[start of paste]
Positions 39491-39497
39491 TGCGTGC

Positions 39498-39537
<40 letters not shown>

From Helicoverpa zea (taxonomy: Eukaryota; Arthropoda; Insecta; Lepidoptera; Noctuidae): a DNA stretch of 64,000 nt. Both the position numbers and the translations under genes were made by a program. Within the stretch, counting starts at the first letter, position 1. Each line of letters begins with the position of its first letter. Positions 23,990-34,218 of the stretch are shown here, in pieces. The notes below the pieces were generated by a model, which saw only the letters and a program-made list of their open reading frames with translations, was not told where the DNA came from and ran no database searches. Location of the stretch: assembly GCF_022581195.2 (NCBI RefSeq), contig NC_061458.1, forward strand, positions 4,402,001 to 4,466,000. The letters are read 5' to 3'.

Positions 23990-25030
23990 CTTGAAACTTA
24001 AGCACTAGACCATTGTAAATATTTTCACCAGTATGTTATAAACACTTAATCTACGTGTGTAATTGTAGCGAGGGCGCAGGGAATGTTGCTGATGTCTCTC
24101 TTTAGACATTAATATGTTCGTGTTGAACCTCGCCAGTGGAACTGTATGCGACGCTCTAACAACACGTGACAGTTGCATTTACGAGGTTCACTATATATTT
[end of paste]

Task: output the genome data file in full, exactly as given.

Positions 39491-39497
39491 TGCGTGC

Positions 39498-39537
<40 letters not shown>

From Helicoverpa zea (taxonomy: Eukaryota; Arthropoda; Insecta; Lepidoptera; Noctuidae): a DNA stretch of 64,000 nt. Both the position numbers and the translations under genes were made by a program. Within the stretch, counting starts at the first letter, position 1. Each line of letters begins with the position of its first letter. Positions 23,990-34,218 of the stretch are shown here, in pieces. The notes below the pieces were generated by a model, which saw only the letters and a program-made list of their open reading frames with translations, was not told where the DNA came from and ran no database searches. Location of the stretch: assembly GCF_022581195.2 (NCBI RefSeq), contig NC_061458.1, forward strand, positions 4,402,001 to 4,466,000. The letters are read 5' to 3'.

Positions 23990-25030
23990 CTTGAAACTTA
24001 AGCACTAGACCATTGTAAATATTTTCACCAGTATGTTATAAACACTTAATCTACGTGTGTAATTGTAGCGAGGGCGCAGGGAATGTTGCTGATGTCTCTC
24101 TTTAGACATTAATATGTTCGTGTTGAACCTCGCCAGTGGAACTGTATGCGACGCTCTAACAACACGTGACAGTTGCATTTACGAGGTTCACTATATATTT